Self-reported nightmares among patients seeking emergency psychiatric evaluation appear to be an excellent forecaster of elevated suicidal symptoms.
Results indicate that severe nightmares were independently associated with elevated suicidal symptoms after accounting for the influence of depression, whereas symptoms of insomnia were not.
These findings suggest that nightmares stand alone as a suicide risk factor.
The sample included 82 men and women between the ages of 18 and 66, who were in a community mental health hospital admissions unit awaiting an emergency psychiatric evaluation. Evaluations determined eligibility for crisis stabilization inpatient admittance.
Patients’ nightmares, insomnia, depression and suicidal tendencies were assessed through several questionnaires, including the Disturbing Dreams and Nightmare Severity Index, Insomnia Severity Index (ISI), Beck Depression Inventory (BDI), and the Beck Scale for Suicide Ideation (BSS).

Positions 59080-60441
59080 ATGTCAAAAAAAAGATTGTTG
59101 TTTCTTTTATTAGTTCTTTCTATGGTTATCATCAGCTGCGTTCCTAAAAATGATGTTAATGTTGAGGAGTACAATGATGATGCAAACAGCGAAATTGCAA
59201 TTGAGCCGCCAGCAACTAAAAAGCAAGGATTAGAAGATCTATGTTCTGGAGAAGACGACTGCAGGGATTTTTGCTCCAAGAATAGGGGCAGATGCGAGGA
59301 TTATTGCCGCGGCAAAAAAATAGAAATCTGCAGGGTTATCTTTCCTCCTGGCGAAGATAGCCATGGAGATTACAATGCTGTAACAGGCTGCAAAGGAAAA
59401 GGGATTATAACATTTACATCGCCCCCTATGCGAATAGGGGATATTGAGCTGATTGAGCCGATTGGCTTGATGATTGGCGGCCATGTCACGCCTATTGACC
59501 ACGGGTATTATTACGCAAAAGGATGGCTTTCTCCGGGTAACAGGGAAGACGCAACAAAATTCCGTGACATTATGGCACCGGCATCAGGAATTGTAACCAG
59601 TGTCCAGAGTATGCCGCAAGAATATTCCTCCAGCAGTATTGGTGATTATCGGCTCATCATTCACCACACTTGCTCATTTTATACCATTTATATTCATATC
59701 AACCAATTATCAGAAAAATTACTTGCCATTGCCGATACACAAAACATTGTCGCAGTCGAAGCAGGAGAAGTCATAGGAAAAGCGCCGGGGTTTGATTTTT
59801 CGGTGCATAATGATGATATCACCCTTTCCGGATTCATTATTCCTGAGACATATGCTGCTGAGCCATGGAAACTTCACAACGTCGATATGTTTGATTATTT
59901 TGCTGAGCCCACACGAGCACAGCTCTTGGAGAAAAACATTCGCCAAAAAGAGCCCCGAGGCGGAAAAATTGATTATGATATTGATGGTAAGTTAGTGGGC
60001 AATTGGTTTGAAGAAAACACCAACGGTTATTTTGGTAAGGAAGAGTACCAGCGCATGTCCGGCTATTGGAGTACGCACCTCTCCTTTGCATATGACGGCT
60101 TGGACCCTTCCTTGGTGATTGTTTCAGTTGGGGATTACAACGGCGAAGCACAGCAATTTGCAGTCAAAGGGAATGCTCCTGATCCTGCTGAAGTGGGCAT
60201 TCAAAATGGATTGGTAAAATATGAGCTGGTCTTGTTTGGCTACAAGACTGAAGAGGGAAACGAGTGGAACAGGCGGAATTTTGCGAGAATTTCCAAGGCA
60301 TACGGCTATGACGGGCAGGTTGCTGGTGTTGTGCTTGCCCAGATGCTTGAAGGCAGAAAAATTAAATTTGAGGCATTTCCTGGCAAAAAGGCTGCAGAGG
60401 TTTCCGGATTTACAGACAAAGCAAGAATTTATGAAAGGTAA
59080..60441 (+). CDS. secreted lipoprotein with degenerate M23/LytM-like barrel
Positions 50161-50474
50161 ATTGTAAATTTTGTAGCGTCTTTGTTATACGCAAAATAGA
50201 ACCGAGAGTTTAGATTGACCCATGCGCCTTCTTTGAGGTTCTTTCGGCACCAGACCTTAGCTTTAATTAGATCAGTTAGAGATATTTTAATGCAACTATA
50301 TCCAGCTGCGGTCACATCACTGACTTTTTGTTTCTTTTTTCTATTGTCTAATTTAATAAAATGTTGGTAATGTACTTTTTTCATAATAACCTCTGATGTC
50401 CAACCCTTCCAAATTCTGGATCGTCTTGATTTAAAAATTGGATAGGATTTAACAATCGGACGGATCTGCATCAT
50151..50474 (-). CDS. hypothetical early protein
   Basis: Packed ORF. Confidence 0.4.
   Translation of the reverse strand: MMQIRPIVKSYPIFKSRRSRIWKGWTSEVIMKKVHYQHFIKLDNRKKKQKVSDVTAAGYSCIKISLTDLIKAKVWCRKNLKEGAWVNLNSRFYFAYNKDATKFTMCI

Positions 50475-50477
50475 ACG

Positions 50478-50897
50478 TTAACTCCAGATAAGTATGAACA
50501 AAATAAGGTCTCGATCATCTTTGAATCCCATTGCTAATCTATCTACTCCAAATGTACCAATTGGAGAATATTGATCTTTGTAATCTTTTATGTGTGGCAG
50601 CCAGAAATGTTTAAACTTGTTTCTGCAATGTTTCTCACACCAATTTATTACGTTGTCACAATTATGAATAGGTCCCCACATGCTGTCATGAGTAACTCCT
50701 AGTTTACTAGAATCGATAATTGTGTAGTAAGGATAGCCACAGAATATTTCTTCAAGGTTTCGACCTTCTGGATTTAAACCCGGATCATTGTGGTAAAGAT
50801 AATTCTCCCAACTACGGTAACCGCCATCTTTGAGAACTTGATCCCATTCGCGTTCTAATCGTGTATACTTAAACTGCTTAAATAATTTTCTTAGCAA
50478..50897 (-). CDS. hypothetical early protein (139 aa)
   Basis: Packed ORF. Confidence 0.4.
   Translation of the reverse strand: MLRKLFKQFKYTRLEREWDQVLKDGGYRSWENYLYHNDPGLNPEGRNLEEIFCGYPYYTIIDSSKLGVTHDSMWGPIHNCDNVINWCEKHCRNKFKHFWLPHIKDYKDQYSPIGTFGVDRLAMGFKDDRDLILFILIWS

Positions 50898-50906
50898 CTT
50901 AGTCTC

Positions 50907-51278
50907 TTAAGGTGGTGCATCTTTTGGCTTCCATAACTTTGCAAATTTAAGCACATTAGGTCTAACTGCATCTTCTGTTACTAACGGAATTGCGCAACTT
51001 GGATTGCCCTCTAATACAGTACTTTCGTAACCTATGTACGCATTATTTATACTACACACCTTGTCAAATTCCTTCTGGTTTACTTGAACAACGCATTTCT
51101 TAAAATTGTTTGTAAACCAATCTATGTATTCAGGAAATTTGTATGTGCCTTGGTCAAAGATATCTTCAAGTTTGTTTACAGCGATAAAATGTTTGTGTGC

According to principal investigator Rebecca Bernert, doctoral candidate in clinical psychology at Florida State University, findings of the study emphasize the need for a more thorough assessment ofsleep among acutely ill patients, as it may be an important opportunity for intervention.
“Sleep disturbances, especially nightmares, appear to be an acute warning sign and risk factor for suicide,” said Bernert.
“Given that poor sleep is amenable to treatment, and less stigmatized than depression and suicide, our findings could impact standardized suicide risk assessment and prevention efforts.”
The study states that sleep complaints are now listed among the top 10 warning signs of suicide by the Substance Abuse and Mental Health Services Administration (SAMHSA).